US fiscal deal is thrown into doubt
An agreement to resolve the US budget crisis hung in the balance last night despite an overwhelming Senate vote hours earlier in favour of a compromise Bill to end the saga.
Eric Cantor, the Republican leader in the House of Representatives, said last night he does not support the Bill. It remains unclear when the House will consider the Bill.
US president Barack Obama had earlier hailed the vote and called on the House of Representatives to act “without delay”. He was looking for a deal to be in place to calm Wall Street before it reopens today.
The House, where the Republicans have a majority, appeared in no rush to pass the compromise Bill. The office of Republican House speaker John Boehner could not confirm whether he would even schedule a vote on it. In theory, Mr Boehner should be able to push it through with a combination of moderate Republicans and Democrats, even in the face of a revolt by Tea Party-backed members of Congress.
The Bill seemed to have provided a partial victory for Mr Obama, fulfilling an election campaign promise to raise taxes on the wealthiest. But he failed to secure agreement on the bigger economic issues, thus ensuring another showdown with Congress as early as next month.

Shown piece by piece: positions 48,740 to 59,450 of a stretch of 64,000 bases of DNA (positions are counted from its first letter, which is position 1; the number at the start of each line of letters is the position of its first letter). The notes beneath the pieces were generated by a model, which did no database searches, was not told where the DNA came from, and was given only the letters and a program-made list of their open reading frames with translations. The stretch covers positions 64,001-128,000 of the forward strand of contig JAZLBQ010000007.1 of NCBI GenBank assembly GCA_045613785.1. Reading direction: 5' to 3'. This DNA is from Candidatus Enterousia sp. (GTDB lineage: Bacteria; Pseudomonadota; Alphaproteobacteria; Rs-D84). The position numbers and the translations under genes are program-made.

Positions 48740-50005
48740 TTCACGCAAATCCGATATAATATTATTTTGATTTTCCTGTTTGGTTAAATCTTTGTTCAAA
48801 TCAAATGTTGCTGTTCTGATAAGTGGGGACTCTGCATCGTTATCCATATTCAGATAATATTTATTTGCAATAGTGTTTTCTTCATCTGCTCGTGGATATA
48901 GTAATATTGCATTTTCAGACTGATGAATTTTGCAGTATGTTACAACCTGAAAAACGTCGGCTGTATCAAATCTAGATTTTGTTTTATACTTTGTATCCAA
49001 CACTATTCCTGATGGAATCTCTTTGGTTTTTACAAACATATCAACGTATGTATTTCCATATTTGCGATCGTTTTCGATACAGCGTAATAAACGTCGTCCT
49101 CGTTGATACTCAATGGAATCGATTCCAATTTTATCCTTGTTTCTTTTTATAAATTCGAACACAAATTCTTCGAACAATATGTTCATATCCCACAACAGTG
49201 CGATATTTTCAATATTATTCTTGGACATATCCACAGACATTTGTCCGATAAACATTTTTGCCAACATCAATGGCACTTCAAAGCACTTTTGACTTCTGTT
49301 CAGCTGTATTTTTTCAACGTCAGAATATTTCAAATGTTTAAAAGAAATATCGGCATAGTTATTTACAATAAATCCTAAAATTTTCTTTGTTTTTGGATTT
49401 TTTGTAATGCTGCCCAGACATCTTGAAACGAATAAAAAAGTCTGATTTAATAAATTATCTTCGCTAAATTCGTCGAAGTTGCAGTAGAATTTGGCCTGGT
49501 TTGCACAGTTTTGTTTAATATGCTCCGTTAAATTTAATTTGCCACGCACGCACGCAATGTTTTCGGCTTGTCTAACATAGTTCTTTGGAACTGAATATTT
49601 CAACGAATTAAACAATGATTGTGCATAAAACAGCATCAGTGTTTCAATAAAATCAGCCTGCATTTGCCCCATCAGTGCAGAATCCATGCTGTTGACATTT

Republicans and Democrats expressed unhappiness with the Bill. Democrats accused Mr Obama of yielding too much ground to the Republicans, setting too high a threshold for tax increases. Republicans claimed the deal failed to address America’s burgeoning deficit.
Conservative House Republican congresswoman Michele Bachmann indicated she would vote against, saying it raised revenue without addressing spending. “It is a cynical, planned move by the president.”
With the Senate adjourned until tomorrow, it appeared possible that Congress could push the country over the fiscal cliff after all, despite months of effort. Republicans could face a backlash if they scuttle the deal.
The proposal that the Senate passed, by 89 votes to eight, is a messy, short-term measure that raises taxes on the wealthiest but postpones for two months consideration of spending cuts.
The vote was, at 2am on New Year’s Day, too late to prevent a technical lurch over the fiscal cliff. Taxes for all Americans automatically increased and federal programmes face deep cuts.
– (Guardian service and agencies)